Economic powerhouse, PSG Namibia, has predicted that the ruling Swapo party’s political dominance is set to remain for at least the next two elections but has maintained its current political risk rating unchanged at low with the overall trend neutral.
In its quarterly report for June 2018, the firm has decried that although the ruling party has romped to victory in previous elections without interruption since 1989, ruling with siginificant majorities, “but in the process accountability, transparency and governance standards have suffered.”
“Namibia, pre-and post-independence, has been fortunate to enjoy a robust, fearlessly-independent media and, with the added benefit of strong democratic institutions, several key protections against the abuse of power exist.”
“But ultimately, the best protection against the abuse of power is the threat of removal by democratic process. Namibia does not have that protection and Swapo’s political dominance is set to remain for at least the next two elections. Unchecked power will likely lead to increasing levels of corruption and mismanagement. We maintain our current political risk rating unchanged at low with the overall trend neutral,” says the firm.
On social issues, the firm also observes that in spite of efforts to alleviate poverty, the country remains with the challenge of inequality.
“In 2016, the NSA recorded income inequality using the Gini coefficient at 57.2, down from 60 in 2004 but still among the highest in the world. The proportion of the population living in poverty (measured as living on $1.90 per day or less) declined by around 12 percentage points from 29% in 2009/10 to 17% in 2015/16, according to estimates by the Global Consumption Income Project (GCIP)."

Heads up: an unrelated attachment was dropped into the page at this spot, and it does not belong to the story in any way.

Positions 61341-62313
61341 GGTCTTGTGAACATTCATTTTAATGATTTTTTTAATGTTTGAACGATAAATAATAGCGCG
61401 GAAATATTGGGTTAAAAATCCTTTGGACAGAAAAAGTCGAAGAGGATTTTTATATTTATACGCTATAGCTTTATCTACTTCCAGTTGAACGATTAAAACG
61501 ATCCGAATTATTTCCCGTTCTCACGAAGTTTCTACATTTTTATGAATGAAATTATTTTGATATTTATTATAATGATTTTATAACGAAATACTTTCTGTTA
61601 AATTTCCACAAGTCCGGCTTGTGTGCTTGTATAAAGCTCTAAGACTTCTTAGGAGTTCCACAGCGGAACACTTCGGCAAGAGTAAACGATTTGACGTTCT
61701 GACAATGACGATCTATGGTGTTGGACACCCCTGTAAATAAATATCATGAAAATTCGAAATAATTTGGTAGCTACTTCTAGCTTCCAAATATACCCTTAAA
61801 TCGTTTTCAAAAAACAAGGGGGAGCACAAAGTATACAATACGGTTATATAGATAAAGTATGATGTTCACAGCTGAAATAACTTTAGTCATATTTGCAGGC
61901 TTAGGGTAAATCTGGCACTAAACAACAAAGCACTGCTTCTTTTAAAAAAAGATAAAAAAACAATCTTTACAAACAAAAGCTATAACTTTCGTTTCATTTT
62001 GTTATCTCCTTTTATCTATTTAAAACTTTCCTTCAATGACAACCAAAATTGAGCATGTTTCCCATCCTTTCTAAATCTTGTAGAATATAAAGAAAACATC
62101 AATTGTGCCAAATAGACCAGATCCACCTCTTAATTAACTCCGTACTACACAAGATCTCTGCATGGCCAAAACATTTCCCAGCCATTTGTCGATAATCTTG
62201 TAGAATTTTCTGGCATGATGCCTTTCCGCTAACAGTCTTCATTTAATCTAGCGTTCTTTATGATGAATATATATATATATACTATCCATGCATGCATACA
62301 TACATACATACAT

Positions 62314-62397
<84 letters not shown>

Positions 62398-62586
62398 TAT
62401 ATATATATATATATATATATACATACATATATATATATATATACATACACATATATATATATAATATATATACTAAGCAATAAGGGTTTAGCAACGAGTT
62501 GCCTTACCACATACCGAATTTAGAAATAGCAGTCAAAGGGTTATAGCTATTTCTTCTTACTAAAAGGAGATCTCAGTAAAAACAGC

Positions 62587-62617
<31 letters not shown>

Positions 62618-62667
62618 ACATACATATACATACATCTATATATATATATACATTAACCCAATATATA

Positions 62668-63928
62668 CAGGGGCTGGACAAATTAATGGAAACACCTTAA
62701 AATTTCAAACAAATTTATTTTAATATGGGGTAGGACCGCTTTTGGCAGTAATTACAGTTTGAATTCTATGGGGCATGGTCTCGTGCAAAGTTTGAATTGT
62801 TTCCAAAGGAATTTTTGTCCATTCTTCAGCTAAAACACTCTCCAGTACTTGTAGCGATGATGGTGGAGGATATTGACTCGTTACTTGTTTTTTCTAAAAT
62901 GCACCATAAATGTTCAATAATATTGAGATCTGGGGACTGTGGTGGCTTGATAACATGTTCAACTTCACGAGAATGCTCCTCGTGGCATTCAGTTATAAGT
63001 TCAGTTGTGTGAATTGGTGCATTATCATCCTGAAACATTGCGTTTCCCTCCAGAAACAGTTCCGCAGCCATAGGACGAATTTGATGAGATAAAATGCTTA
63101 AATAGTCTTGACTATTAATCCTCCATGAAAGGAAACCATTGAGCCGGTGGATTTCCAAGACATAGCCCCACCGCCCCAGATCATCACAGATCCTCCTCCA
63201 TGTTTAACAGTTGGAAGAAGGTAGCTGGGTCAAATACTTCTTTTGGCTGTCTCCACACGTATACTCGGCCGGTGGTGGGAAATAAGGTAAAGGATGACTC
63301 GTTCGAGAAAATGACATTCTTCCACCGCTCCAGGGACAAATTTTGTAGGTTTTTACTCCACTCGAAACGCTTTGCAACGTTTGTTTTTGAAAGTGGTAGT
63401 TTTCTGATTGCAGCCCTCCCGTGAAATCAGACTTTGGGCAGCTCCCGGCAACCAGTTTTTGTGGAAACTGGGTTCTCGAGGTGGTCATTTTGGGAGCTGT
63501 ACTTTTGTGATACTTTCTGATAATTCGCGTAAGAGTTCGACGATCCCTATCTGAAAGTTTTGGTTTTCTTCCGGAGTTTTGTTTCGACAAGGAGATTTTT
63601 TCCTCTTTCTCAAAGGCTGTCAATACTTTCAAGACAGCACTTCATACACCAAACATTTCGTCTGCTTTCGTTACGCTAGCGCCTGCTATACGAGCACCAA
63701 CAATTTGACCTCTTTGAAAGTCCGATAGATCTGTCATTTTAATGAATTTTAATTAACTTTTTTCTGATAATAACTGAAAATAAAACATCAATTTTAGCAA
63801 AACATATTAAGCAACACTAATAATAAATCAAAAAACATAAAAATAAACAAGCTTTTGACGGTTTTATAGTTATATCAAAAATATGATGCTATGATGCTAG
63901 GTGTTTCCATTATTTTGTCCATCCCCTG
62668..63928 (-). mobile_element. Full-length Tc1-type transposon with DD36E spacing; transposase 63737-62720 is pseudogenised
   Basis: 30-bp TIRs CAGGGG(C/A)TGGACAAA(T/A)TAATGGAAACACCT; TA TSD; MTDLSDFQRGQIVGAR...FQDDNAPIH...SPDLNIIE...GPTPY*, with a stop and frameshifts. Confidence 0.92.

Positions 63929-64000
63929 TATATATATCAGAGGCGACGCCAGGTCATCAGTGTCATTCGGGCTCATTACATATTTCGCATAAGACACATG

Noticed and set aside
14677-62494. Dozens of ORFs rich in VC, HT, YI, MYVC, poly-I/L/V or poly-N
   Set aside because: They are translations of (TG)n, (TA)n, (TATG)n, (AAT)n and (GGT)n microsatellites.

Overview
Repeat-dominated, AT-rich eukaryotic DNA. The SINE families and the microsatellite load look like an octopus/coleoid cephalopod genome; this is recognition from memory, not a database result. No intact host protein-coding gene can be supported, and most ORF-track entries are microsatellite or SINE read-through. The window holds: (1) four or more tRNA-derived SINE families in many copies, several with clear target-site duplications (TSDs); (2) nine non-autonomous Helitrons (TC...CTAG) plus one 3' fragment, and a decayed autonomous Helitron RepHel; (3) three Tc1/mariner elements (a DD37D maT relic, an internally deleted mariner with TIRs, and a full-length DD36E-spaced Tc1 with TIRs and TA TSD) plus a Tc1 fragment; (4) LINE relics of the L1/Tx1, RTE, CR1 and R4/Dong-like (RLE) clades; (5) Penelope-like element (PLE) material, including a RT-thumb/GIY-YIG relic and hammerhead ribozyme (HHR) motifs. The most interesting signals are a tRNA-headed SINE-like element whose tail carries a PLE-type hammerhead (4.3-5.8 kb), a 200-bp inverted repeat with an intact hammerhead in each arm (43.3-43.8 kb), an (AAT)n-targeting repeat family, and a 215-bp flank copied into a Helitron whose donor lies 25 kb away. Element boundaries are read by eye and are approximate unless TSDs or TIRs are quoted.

“Meanwhile, performance on the UN’s Human Development Index (HDI), which is a composite index of life expectancy, GNI per capita and average years of schooling, has also shown some improvement, with an increase in its score from 0.572 in 1990 to 0.640 in 2015 (maximum is 1). Namibia still falls under the ‘medium human development’ category and is ranked 125th out of 188 countries.”
On top of this, the HIV pandemic continue to be a headache and Namibia is among the eight countries with the highest HIV/Aids prevalence rates in the world.
In 2016, 234 000 people were living with the disease with roughly 77% (180,000) aware of their status.
“That year, around 4,300 Aids-related deaths were recorded, a significant decline from around 11,000 in 2005. The leading causes of death following HIV/Aids are lower respiratory tract infections and stroke. Progress in reducing under-five mortality has been slowed by the HIV/Aids epidemic.”
“After increasing for much of the 1990s (reaching 78 deaths per 1,000 live births in 2001), under-five mortality has once again begun to decline and is expected to halve to around 38 deaths per 1,000 live births over the 2015-20 period, according to the UN,” says the firm.